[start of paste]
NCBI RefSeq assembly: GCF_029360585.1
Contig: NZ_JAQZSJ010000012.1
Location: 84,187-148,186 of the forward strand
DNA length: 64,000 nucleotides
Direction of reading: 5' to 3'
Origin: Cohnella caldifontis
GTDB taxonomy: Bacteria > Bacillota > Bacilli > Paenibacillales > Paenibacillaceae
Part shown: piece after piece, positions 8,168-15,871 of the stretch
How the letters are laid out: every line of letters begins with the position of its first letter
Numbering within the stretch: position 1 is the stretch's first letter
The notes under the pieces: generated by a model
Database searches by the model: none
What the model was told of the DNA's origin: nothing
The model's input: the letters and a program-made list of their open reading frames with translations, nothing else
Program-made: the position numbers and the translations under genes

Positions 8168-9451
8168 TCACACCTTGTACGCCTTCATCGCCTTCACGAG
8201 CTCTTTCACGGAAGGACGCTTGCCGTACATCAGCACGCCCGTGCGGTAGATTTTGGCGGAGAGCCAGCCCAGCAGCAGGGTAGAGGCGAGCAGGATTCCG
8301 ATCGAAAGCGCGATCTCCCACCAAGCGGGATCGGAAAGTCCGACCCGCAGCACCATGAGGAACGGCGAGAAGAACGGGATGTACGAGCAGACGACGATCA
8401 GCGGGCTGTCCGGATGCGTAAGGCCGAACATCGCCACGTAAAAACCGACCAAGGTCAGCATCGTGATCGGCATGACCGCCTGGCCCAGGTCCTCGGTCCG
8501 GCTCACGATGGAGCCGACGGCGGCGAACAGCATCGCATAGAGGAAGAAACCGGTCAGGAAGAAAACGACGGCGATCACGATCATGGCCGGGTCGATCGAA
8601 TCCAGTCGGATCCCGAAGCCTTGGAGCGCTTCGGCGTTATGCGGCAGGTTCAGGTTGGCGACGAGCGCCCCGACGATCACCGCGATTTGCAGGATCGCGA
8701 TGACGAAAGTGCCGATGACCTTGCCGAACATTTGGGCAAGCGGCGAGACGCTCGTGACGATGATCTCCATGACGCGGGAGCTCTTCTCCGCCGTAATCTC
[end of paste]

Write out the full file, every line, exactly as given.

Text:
NCBI RefSeq assembly: GCF_029360585.1
Contig: NZ_JAQZSJ010000012.1
Location: 84,187-148,186 of the forward strand
DNA length: 64,000 nucleotides
Direction of reading: 5' to 3'
Origin: Cohnella caldifontis
GTDB taxonomy: Bacteria > Bacillota > Bacilli > Paenibacillales > Paenibacillaceae
Part shown: piece after piece, positions 8,168-15,871 of the stretch
How the letters are laid out: every line of letters begins with the position of its first letter
Numbering within the stretch: position 1 is the stretch's first letter
The notes under the pieces: generated by a model
Database searches by the model: none
What the model was told of the DNA's origin: nothing
The model's input: the letters and a program-made list of their open reading frames with translations, nothing else
Program-made: the position numbers and the translations under genes

Positions 8168-9451
8168 TCACACCTTGTACGCCTTCATCGCCTTCACGAG
8201 CTCTTTCACGGAAGGACGCTTGCCGTACATCAGCACGCCCGTGCGGTAGATTTTGGCGGAGAGCCAGCCCAGCAGCAGGGTAGAGGCGAGCAGGATTCCG
8301 ATCGAAAGCGCGATCTCCCACCAAGCGGGATCGGAAAGTCCGACCCGCAGCACCATGAGGAACGGCGAGAAGAACGGGATGTACGAGCAGACGACGATCA
8401 GCGGGCTGTCCGGATGCGTAAGGCCGAACATCGCCACGTAAAAACCGACCAAGGTCAGCATCGTGATCGGCATGACCGCCTGGCCCAGGTCCTCGGTCCG
8501 GCTCACGATGGAGCCGACGGCGGCGAACAGCATCGCATAGAGGAAGAAACCGGTCAGGAAGAAAACGACGGCGATCACGATCATGGCCGGGTCGATCGAA
8601 TCCAGTCGGATCCCGAAGCCTTGGAGCGCTTCGGCGTTATGCGGCAGGTTCAGGTTGGCGACGAGCGCCCCGACGATCACCGCGATTTGCAGGATCGCGA
8701 TGACGAAAGTGCCGATGACCTTGCCGAACATTTGGGCAAGCGGCGAGACGCTCGTGACGATGATCTCCATGACGCGGGAGCTCTTCTCCGCCGTAATCTC